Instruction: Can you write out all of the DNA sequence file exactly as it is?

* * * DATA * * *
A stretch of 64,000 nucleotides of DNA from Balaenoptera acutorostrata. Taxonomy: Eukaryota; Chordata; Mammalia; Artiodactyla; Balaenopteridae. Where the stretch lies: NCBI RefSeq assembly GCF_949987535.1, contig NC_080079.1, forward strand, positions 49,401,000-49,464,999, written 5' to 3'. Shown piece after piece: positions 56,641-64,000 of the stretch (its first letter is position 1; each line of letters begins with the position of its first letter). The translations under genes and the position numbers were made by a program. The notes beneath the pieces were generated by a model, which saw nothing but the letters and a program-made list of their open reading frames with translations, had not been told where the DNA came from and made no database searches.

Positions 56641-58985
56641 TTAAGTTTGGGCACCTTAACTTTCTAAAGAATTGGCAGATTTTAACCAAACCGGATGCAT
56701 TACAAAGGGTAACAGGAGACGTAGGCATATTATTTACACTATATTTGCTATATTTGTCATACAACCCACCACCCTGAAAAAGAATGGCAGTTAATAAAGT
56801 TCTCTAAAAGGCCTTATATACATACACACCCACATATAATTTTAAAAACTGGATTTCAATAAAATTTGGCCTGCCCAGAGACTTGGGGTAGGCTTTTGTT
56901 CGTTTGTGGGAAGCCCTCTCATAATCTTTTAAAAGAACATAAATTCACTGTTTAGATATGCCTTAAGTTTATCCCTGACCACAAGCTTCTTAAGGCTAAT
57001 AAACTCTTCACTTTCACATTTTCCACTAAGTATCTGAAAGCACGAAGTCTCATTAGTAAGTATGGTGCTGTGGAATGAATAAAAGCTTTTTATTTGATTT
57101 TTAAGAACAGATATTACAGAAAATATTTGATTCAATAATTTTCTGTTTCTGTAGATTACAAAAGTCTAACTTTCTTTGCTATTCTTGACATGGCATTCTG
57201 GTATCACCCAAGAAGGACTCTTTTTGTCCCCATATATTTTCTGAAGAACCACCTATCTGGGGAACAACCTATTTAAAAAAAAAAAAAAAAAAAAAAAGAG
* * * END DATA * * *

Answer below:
A stretch of 64,000 nucleotides of DNA from Balaenoptera acutorostrata. Taxonomy: Eukaryota; Chordata; Mammalia; Artiodactyla; Balaenopteridae. Where the stretch lies: NCBI RefSeq assembly GCF_949987535.1, contig NC_080079.1, forward strand, positions 49,401,000-49,464,999, written 5' to 3'. Shown piece after piece: positions 56,641-64,000 of the stretch (its first letter is position 1; each line of letters begins with the position of its first letter). The translations under genes and the position numbers were made by a program. The notes beneath the pieces were generated by a model, which saw nothing but the letters and a program-made list of their open reading frames with translations, had not been told where the DNA came from and made no database searches.

Positions 56641-58985
56641 TTAAGTTTGGGCACCTTAACTTTCTAAAGAATTGGCAGATTTTAACCAAACCGGATGCAT
56701 TACAAAGGGTAACAGGAGACGTAGGCATATTATTTACACTATATTTGCTATATTTGTCATACAACCCACCACCCTGAAAAAGAATGGCAGTTAATAAAGT
56801 TCTCTAAAAGGCCTTATATACATACACACCCACATATAATTTTAAAAACTGGATTTCAATAAAATTTGGCCTGCCCAGAGACTTGGGGTAGGCTTTTGTT
56901 CGTTTGTGGGAAGCCCTCTCATAATCTTTTAAAAGAACATAAATTCACTGTTTAGATATGCCTTAAGTTTATCCCTGACCACAAGCTTCTTAAGGCTAAT
57001 AAACTCTTCACTTTCACATTTTCCACTAAGTATCTGAAAGCACGAAGTCTCATTAGTAAGTATGGTGCTGTGGAATGAATAAAAGCTTTTTATTTGATTT
57101 TTAAGAACAGATATTACAGAAAATATTTGATTCAATAATTTTCTGTTTCTGTAGATTACAAAAGTCTAACTTTCTTTGCTATTCTTGACATGGCATTCTG
57201 GTATCACCCAAGAAGGACTCTTTTTGTCCCCATATATTTTCTGAAGAACCACCTATCTGGGGAACAACCTATTTAAAAAAAAAAAAAAAAAAAAAAAGAG